Time to Escape – King Tut’s Tomb [Review]

Read like an Egyptian.

Location: Atlanta, GA

Date Played: March 24, 2018

Team size: 1-10; we recommend 3-4

Duration: 60 minutes

Price: $28 per ticket

Ticketing: Public or Private

REA Reaction

Time to Escape loves minding the little details of period accuracy when crafting their historical escape games; King Tut’s Tomb was no exception. While we enjoyed the details and overall concept, the gameplay was rocky. Some of the puzzles suffered from wear that muddied our ability to accurately perceive clues and we had to read a ton of material to make progress.

We left really wanting to like this escape room more than we did. It had a lot going for it, but it had too much unfulfilled potential. King Tut’s Tomb could be further refined into something great.

If you’re a local seeking an adventure through ancient Egypt, check this out. Ultimately I’m much more eager to recommend Time to Escape’s Al Capone’s Speakeasy.

In-game: A wall of hieroglyphs and a cartouche.

Who is this for?

  • Amateur Egyptologists
  • Any experience level

Why play?

  • Surprising reveals
  • Layered puzzles


It was 1922 and we were part of Howard Carter’s crew searching for a burial chamber. We had received word that Egyptian authorities were on their way to shut us down. Time was of the essence.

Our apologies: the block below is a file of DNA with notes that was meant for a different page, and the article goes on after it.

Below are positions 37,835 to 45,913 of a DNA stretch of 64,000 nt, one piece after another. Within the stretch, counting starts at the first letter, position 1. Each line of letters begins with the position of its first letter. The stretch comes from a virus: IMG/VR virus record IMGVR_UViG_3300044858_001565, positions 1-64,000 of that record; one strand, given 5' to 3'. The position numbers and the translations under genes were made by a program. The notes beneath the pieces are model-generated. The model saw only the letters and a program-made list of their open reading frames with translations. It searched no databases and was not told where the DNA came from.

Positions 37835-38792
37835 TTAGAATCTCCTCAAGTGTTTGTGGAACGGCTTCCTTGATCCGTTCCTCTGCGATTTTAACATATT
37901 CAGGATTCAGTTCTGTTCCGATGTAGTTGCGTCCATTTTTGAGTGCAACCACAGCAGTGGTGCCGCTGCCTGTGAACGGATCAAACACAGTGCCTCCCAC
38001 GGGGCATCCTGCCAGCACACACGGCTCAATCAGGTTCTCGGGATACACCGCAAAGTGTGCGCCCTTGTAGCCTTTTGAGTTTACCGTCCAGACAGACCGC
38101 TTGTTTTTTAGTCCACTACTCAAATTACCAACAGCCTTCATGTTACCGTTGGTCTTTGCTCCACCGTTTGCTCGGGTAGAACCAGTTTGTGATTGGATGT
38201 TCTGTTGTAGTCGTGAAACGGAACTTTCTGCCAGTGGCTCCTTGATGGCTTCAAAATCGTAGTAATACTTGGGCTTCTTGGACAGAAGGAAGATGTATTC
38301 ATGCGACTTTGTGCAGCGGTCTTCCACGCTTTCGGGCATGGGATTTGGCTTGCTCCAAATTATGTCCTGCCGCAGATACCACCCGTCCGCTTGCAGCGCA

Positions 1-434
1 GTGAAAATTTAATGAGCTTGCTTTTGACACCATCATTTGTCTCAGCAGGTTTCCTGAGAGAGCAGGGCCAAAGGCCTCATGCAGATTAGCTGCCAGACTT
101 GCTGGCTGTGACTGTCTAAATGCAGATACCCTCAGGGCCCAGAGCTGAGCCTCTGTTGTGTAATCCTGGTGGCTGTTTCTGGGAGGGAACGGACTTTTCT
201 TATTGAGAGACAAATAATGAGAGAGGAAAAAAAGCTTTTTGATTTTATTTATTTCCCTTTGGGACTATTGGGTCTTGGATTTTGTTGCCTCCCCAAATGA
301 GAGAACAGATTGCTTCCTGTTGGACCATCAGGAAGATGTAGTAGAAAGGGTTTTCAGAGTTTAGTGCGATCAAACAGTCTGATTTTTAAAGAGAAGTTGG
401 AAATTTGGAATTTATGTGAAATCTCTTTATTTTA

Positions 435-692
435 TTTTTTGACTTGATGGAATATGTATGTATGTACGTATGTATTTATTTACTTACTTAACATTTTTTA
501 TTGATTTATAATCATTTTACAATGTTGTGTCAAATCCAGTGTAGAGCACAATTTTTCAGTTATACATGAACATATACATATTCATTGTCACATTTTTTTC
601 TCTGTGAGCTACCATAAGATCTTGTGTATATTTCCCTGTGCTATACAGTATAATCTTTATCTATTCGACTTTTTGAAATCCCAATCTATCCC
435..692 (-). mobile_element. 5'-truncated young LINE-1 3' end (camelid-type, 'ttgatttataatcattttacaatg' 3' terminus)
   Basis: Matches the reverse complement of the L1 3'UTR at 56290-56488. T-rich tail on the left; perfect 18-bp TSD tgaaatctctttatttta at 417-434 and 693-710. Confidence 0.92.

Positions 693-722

In-game: a large wooden crate and a brush.


We entered a dark chamber in a tomb with one flashlight fewer than the number of people in the group. The set was fairly Spartan, with a few puzzle interactions. The walls were covered from floor to ceiling with accurate recreations of Egyptian tomb wall carvings and art.

As we explored the game further, we found light among other elegant props.

In-game: A mural on the wall of an Egyptian tomb.


Time to Escape’s King Tut’s Tomb was a standard escape room with a moderate level of difficulty.

Core gameplay revolved around observing and puzzling.


+ This game was well researched. It accurately depicted tomb art.

+ There were some interesting puzzles.

– A lot of those puzzles, however, were really best for a solo solver, maybe two people together.

– Puzzle solving required a lot of reading, much of this in low light.

– Portions of the set and props needed some touch-up paint. The problems caused by the worn paint were amplified by the dim lighting.

– I had an encounter with a reasonably potent laser at eye level.

+ The conclusion and the corresponding props were solid.

Tips for Visiting

  • Parking: There is parking in their lot.
  • Time to Escape is located on the second floor behind the building. There is an elevator in the middle of the building and stairwells on the sides.
  • This game does require a little bit of crawling or crouching. I suspect that if you have accessibility needs, Time to Escape would be able to accommodate them.

Book your hour with Time to Escape’s King Tut’s Tomb, and tell them that the Room Escape Artist sent you.

Disclosure: Time to Escape provided media discounted tickets for this game.


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